greenhouse vs nursery what difference

what is difference between greenhouse and nursery

English

Etymology

From green +‎ house (“house for growing greens”), in reference to the produce grown within.

Pronunciation

  • IPA(key): /ˈɡɹiːnˌhaʊs/

Noun

greenhouse (plural greenhouses)

  1. A building used to grow plants, particularly one with large glass windows or plastic sheeting to trap heat from sunlight even in intemperate seasons or climates.
  2. (Britain military slang, dated) The glass of a plane’s cockpit.
    • 1941 March 24, Life, p. 85:
      In the slang of the Royal Air Force man, the cockpit of his plane is the ‘pulpit’ or ‘office’, the glass covering over it the ‘greenhouse’.
  3. (medicine) A structure that shields the operating table to protect against bacteria.
    • 2010, William Whyte, Cleanroom Technology
      Figure 2.6 shows the diagram Charnley published of the airflow in the ‘greenhouse’; it can be seen that reasonable downward unidirectional airflow was achieved close to the operating table.
    • 1972, Southern Hospitals (volumes 40-41, page 10)
      The greenhouse system for providing a nearly bacteria-free operating environment consists of a 10 by 10-foot aluminum frame with plexiglass panes forming three sides and a polyvinyl curtain forming the fourth side. [] However, the greenhouse contains its own light supply, while this is an extra with the air curtain unit.
  4. (climatology) A hot state in global climate.
    Synonym: hothouse
    Antonym: icehouse

Synonyms

  • (building used to grow plants out of season): glasshouse (UK commercial operations), plant-house

Derived terms

  • greenhouse bug
  • greenhouse effect
  • greenhouse-friendly
  • greenhouse gas
  • greenhouse slug
  • greenhouse warming

Translations

Verb

greenhouse (third-person singular simple present greenhouses, present participle greenhousing, simple past and past participle greenhoused)

  1. (transitive) To place (plants) in a greenhouse.
  2. (transitive, figuratively) To nurture in order to promote growth.
    • 2008, Chris Barez-Brown, How to Have Kick-Ass Ideas
      It’s almost impossible to make judgements when you’re being playful – as by definition it’s spontaneous activity – so your baby ideas get nurtured and greenhoused better.

See also

  • cloche
  • hothouse
  • orangery
  • polyhouse
  • polytunnel

Further reading

  • greenhouse on Wikimedia Commons.Wikimedia Commons

Norman

Etymology

Borrowed from English greenhouse.

Noun

greenhouse f (plural greenhouses)

  1. (Guernsey) greenhouse

Synonyms

  • spàn


English

Etymology

From Middle English noricerie, norserye (children’s nursery; state of being fostered or nursed; education, upbringing) [and other forms], from Old French norricerie, nourricerie, from norrice, nourrice (modern French nourrice (childminder, nanny; wet nurse)) + -erie (suffix forming feminine nouns). Norrice and nourrice are derived from Late Latin nūtrīcia (wet nurse), from Latin nūtrīcius (that nurses or suckles; nourishing), from nūtriō (to breastfeed, nurse, suckle), possibly ultimately from Proto-Indo-European *(s)neh₂- (to flow). The English word may be analysed as nourice, nurse +‎ -ery (suffix forming nouns meaning ‘place of’).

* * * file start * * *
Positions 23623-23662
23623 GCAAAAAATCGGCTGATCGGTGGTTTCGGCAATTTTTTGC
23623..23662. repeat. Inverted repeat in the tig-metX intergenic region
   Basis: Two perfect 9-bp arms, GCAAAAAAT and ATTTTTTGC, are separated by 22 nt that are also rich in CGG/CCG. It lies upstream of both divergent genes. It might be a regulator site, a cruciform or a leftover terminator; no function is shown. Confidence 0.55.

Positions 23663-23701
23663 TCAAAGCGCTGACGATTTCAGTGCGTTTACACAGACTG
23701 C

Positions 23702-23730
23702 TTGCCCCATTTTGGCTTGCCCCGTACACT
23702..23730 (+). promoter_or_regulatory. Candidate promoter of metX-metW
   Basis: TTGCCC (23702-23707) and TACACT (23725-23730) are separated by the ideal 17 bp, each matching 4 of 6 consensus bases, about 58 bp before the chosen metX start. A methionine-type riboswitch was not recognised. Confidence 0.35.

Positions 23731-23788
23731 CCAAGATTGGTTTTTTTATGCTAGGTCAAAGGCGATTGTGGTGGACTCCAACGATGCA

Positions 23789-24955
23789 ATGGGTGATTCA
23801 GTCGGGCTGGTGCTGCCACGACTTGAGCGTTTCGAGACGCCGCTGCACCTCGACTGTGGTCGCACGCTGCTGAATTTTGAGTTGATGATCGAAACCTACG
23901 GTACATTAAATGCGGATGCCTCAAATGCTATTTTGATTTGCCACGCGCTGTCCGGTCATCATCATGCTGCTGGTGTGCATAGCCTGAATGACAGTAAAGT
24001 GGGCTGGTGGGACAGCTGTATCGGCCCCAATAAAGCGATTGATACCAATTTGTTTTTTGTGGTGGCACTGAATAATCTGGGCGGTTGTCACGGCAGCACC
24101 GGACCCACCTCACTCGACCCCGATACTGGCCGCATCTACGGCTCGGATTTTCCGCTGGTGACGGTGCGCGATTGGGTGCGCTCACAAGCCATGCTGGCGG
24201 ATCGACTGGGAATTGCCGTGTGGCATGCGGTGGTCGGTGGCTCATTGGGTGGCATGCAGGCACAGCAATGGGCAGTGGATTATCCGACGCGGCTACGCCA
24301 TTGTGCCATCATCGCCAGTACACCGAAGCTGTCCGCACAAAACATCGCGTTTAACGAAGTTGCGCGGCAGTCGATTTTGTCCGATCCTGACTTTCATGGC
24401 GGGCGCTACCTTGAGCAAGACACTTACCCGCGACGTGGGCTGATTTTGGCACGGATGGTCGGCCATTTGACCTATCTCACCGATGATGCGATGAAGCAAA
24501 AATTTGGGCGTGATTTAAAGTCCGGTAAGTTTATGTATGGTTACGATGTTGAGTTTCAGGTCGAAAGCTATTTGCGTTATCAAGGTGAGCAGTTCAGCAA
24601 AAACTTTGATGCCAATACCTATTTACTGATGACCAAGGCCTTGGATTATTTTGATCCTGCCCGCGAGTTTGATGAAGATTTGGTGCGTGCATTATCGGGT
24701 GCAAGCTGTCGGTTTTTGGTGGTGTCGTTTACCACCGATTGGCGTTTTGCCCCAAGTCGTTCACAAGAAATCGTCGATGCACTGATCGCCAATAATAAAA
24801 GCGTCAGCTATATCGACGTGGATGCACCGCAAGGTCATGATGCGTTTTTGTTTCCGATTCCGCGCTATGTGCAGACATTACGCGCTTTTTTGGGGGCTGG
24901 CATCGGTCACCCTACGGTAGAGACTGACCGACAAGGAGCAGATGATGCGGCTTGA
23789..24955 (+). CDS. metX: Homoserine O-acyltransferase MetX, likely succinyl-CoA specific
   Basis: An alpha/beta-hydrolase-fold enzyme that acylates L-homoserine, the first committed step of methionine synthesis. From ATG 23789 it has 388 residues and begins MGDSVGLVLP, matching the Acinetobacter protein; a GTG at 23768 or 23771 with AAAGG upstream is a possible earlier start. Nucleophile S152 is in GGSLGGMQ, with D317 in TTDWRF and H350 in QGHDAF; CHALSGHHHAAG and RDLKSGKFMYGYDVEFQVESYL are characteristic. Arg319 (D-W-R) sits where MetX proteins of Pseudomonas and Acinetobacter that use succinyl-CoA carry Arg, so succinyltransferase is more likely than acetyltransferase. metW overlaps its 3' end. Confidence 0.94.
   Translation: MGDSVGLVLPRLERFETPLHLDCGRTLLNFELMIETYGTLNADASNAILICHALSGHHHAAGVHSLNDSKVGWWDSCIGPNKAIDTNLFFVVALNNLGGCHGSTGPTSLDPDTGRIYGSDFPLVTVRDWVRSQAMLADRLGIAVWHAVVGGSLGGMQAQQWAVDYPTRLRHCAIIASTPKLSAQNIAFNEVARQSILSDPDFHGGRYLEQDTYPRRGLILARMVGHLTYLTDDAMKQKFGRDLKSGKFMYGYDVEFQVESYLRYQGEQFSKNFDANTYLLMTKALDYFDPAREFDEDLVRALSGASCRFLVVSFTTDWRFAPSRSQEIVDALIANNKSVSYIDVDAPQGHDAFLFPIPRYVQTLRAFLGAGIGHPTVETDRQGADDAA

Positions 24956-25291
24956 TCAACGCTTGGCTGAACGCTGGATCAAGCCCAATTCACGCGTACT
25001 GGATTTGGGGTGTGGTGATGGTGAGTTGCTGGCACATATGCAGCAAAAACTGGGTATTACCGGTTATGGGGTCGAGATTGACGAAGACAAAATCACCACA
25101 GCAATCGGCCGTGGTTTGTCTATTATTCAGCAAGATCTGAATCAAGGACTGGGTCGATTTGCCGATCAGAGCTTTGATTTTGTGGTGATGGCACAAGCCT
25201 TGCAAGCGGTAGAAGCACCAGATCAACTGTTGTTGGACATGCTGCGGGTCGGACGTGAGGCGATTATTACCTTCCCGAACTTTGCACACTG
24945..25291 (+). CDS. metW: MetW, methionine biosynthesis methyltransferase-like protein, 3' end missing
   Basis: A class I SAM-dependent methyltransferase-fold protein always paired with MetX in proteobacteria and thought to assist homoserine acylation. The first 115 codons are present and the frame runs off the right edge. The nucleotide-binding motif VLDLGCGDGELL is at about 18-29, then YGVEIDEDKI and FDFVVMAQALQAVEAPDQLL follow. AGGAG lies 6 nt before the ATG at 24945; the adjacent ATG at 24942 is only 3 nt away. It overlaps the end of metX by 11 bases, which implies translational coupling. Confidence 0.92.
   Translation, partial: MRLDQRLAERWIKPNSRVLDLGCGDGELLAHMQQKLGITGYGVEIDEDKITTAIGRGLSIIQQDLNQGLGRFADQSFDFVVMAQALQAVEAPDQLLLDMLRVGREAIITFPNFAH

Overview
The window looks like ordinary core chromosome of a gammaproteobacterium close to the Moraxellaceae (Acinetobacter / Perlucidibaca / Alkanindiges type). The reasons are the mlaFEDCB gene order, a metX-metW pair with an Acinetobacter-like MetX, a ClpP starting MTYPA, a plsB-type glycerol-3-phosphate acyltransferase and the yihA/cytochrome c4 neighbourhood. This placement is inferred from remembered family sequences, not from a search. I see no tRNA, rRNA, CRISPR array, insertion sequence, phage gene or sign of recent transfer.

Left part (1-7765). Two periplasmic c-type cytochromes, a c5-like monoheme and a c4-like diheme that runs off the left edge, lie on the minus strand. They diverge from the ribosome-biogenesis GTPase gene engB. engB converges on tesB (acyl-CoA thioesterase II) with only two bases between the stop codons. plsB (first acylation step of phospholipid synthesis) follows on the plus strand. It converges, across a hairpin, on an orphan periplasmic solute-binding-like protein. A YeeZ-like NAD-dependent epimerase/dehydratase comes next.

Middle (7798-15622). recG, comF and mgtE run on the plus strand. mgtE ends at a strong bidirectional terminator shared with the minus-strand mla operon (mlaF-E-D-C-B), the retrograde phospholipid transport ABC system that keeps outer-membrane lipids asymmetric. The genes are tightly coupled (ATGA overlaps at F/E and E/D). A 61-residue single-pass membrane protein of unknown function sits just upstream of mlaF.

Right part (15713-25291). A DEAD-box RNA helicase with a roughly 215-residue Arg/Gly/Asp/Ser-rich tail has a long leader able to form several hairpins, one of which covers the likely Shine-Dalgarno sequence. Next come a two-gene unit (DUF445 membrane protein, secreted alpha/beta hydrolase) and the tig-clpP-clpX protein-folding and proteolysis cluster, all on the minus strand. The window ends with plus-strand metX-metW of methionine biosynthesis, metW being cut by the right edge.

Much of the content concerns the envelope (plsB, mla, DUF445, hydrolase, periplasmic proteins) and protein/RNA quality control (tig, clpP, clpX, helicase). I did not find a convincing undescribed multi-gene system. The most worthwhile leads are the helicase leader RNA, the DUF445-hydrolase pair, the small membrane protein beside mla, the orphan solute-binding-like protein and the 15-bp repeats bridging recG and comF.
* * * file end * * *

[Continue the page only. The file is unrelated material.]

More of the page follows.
Pronunciation

  • (Received Pronunciation) IPA(key): /ˈnɜːsəɹi/, /ˈnɜːsɹi/
  • (General American) IPA(key): /ˈnɝsəɹi/, /ˈnɝsɹi/
  • Hyphenation: nurs‧e‧ry

Noun

nursery (countable and uncountable, plural nurseries)

  1. (countable) A place where nursing (breastfeeding) or the raising of children is carried on.
    1. (by extension) Especially in European countries: a room or area in a household set apart for the care of children.
    2. A place where the pre-school children of working parents are supervised during the day; a crèche, a daycare centre.
    3. A nursery school (a school where pre-school children learn and play at the same time).
    4. (Philippines) The first year of pre-school.
  2. (countable, also figuratively) A place where anything is fostered and growth promoted.
    1. (agriculture, zoology) A place where animals breed, or where young animals are naturally or artificially reared (for example, on a farm).
    2. (horticulture) A place where young shrubs, trees, vines, etc., are cultivated for transplanting, or (more generally) made available for public sale, a garden centre; also (obsolete) a plantation of young trees.
    3. (sports) A club or team for developing the skills of young players.
  3. (countable) Something which educates and nurtures.
  4. (countable, billiards) Short for nursery cannon (a carom shot involving balls that are very close together).
  5. (countable, obsolete, rare) Someone or something that is nursed; a nursling.
  6. (uncountable, obsolete) The act of nursing or rearing.

Derived terms

Related terms

  • nurse

Translations

Notes

References

Further reading

  • nursery (room) on Wikipedia.Wikipedia
  • nursery habitat on Wikipedia.Wikipedia
  • nursery school on Wikipedia.Wikipedia
  • plant nursery on Wikipedia.Wikipedia
  • nursery (disambiguation) on Wikipedia.Wikipedia

Italian

Etymology

Borrowed from English nursery.

Noun

nursery f (invariable)

  1. nursery (place for the care of children)

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